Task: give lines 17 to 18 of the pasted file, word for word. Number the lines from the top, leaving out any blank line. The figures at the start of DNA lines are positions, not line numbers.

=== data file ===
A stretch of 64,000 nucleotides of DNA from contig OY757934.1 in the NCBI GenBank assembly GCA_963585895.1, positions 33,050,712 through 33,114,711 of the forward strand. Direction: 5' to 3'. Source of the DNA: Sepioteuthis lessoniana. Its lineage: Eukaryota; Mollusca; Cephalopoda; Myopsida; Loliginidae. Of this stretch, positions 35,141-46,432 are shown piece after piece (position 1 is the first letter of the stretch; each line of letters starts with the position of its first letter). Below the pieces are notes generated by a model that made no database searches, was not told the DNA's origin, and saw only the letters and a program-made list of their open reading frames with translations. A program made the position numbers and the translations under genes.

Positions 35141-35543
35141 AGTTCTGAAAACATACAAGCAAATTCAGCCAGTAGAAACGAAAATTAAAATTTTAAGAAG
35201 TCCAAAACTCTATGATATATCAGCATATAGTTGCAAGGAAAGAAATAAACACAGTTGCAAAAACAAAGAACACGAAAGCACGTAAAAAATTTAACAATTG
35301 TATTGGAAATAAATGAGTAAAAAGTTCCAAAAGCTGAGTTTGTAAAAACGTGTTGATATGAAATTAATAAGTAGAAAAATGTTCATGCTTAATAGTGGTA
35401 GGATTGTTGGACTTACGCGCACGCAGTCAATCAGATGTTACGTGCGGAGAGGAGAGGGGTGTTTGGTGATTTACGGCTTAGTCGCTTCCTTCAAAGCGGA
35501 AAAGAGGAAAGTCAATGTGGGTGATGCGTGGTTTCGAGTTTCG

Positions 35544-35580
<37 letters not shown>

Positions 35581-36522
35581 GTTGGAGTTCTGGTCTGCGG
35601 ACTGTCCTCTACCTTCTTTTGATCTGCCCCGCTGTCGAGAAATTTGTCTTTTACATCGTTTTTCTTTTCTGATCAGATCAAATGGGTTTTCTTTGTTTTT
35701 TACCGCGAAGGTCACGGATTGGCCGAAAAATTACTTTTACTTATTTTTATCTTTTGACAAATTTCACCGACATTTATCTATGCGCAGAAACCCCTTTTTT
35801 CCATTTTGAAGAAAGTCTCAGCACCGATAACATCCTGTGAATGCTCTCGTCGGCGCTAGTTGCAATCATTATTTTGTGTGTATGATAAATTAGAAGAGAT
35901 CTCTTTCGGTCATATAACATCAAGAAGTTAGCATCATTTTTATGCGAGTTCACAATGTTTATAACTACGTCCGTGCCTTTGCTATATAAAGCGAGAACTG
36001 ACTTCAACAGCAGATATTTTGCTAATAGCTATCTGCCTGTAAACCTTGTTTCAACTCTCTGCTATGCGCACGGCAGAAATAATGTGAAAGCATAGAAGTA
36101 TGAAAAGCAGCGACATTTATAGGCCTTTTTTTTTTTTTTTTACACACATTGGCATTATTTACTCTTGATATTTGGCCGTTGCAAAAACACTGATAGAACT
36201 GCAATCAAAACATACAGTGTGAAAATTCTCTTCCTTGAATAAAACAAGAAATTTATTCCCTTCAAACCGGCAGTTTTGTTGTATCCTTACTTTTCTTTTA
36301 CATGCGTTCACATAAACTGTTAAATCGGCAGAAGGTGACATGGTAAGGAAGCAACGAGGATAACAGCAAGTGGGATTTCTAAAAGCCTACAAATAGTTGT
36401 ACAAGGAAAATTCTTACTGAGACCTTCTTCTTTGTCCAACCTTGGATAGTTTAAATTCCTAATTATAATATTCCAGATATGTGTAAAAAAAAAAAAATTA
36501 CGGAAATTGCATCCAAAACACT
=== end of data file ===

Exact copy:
36101 TGAAAAGCAGCGACATTTATAGGCCTTTTTTTTTTTTTTTTACACACATTGGCATTATTTACTCTTGATATTTGGCCGTTGCAAAAACACTGATAGAACT
36201 GCAATCAAAACATACAGTGTGAAAATTCTCTTCCTTGAATAAAACAAGAAATTTATTCCCTTCAAACCGGCAGTTTTGTTGTATCCTTACTTTTCTTTTA